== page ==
Captain James W. Millen
Captain James W. Millen, president of the Lake Carriers Association for 1897, is one of the best known of the active vesselmen in Detroit. His robust form and genial, smooth-shaven face are familiar to the patrons of the Star lines of steamers, as he has been wont to sit under the awnings over the freight shed at the foot of Griswold street, on hot summer afternoons and watch the departure of the steamers for Toledo and Port Huron.
Captain Millen was born at Millen's Bay (called after his father), in the township of Lyme, Jefferson Co., N.Y. In the year 1850, while yet a boy, he began sailing, his first berth being on the schooner Pathfinder. He was on this vessel three years, the last year being as mate, and was then on the Montezuma one year, and on the Sovereign of the Lakes one year. In 1856 he went on the schooner Flying Cloud, where he remained three years-two years as second mate and one year as mate. At the end of that time he went back to his old boat, the Montezuma, and purchasing an interest in the schooner, sailed as her master from 1859 to 1866. In the latter year a new schooner, the Montpelier, built by Sam Johnson, at Clayton, N.Y. made her appearance, and he was master of this vessel three seasons.
Captain Millen purchased a third-interest in the tug Samson in 1869, and for four seasons operated her on a the Detroit river. The new tug Niagara came out in 1873, he owning an interest and commanding her for six seasons. In 1880 he purchased an interest in the Detroit Transportation Company, which company owned a line of boats which operated in the Lake Superior iron ore trade. Captain Millen sailed the Iron Age during the season of 1880, and the Iron Duke in 1881. He retired from the lakes in 1882, and has since been contented to let others do the sailing, while he attends to the business end of the many enterprises in which he has become interested.
To the general public Captain Millen is best known through his connection with the Star lines of steamers, but to vesselmen his interests in freight traffic are probably more important. He is at present general manager of the Red Star line, owning the steamer Greyhound, and of the White Star line, owning the steamer City of Toledo. He is president of the Buffalo and Duluth Transportation Company, director and manager of the Duluth and Atlantic Transportation Company, secretary and general manager of the Hamtramack Transportation Company, and treasurer of the Swain Wrecking Company, besides being a member of the firm of Parker and Millen, vessel and insurance agents. With all these varied interests to keep track of he is necessarily a busy man, yet always finds time to greet an old friend or make a new one. He was elected president of the Lake Carriers Association in 1897. In September 1897, the Captain was appointed a commissioner of the water board, and in January 1898, he was appointed a member of the board of public works, being a commissioner. The former office he resigned in March, 1898. Both appointments were made by the mayor.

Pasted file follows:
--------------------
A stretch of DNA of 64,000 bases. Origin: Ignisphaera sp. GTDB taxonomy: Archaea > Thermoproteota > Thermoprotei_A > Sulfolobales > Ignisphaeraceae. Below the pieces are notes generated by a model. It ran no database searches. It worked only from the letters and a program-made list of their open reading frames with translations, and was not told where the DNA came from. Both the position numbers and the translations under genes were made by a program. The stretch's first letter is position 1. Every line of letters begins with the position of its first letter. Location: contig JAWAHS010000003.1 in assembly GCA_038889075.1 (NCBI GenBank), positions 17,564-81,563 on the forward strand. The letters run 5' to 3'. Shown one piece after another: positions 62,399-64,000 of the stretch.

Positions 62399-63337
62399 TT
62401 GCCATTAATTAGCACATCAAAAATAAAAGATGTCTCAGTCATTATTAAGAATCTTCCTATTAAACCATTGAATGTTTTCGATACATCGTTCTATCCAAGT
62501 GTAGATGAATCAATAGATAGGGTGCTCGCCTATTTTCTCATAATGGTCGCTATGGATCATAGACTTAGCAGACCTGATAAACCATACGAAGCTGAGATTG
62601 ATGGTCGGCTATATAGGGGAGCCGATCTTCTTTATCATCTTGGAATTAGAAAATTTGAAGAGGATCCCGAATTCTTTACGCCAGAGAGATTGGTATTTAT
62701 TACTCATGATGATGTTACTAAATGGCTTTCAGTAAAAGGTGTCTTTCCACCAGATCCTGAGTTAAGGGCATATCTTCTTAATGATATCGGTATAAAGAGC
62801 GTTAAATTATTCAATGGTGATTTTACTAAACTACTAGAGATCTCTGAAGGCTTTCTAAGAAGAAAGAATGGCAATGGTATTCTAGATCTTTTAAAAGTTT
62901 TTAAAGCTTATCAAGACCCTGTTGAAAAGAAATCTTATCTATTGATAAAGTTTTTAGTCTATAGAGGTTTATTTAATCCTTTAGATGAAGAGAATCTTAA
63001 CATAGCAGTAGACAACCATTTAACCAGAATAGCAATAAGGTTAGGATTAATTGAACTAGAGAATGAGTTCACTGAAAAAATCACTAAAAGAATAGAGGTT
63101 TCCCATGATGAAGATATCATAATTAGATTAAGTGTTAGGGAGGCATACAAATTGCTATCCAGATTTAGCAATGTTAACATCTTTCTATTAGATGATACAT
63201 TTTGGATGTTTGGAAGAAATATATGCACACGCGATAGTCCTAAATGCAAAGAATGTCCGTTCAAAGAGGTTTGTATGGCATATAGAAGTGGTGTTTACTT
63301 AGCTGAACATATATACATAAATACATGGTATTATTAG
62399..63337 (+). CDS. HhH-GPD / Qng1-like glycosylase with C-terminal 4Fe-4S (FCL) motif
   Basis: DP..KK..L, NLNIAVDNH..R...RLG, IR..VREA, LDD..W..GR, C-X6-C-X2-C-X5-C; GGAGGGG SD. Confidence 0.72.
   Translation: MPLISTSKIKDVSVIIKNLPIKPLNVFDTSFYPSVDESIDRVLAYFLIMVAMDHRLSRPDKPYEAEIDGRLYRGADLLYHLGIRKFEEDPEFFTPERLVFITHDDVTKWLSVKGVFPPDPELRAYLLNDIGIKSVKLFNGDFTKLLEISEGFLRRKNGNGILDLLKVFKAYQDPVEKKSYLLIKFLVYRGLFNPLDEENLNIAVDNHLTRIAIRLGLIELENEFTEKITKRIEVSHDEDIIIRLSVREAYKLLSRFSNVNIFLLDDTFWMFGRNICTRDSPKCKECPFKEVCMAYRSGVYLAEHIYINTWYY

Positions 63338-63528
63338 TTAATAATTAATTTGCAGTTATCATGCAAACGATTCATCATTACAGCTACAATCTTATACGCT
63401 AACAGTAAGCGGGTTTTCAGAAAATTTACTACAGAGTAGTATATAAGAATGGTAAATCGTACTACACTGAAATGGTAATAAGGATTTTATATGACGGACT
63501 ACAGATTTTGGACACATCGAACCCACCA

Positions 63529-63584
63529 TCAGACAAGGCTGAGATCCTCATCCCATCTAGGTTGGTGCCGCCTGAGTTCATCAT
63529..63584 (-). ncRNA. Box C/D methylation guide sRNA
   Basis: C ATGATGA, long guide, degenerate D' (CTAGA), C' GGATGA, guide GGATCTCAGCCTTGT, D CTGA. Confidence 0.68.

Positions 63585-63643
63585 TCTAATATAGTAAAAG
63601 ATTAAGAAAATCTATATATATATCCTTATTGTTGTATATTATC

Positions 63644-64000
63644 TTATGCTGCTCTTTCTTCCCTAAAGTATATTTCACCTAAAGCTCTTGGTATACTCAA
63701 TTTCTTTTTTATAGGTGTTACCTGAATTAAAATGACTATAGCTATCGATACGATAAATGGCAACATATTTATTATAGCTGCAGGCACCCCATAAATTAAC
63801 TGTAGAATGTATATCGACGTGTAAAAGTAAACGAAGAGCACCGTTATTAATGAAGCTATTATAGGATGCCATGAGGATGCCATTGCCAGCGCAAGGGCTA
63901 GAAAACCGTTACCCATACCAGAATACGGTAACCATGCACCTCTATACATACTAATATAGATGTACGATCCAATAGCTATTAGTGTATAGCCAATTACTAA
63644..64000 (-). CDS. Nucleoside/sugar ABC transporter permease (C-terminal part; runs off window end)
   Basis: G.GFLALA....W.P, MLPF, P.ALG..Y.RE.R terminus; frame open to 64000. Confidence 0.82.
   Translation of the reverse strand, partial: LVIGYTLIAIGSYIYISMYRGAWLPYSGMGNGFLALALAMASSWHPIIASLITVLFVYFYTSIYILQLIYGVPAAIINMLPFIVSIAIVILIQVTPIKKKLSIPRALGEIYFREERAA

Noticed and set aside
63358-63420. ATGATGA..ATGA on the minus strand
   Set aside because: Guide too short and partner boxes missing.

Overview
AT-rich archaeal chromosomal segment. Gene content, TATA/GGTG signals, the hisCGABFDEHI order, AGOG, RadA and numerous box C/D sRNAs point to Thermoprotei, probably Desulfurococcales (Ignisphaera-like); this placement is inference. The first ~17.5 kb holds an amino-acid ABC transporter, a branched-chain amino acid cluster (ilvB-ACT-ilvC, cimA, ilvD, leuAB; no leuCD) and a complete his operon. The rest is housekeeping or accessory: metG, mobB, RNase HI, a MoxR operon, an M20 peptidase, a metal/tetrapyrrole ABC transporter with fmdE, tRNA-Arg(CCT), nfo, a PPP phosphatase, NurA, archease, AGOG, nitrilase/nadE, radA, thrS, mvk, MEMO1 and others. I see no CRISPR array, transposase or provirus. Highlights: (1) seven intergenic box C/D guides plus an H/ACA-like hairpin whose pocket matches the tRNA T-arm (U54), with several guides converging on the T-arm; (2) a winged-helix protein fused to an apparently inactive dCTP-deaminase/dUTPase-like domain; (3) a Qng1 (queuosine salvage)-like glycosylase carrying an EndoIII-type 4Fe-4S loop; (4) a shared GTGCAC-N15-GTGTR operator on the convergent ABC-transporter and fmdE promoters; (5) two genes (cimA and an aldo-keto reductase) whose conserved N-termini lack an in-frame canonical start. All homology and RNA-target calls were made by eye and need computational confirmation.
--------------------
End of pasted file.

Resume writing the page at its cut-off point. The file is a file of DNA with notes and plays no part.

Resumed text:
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This version of Volume II is based, with permission, on the work of the great volunteers at the Marine Captains Biographies site. To them goes the credit for reorganizing the content into some coherent order. The biographies in the original volume are in essentially random order.
Some of the transcription work was also done by Brendon Baillod, who maintains an excellent guide to Great Lakes Shipwreck Research.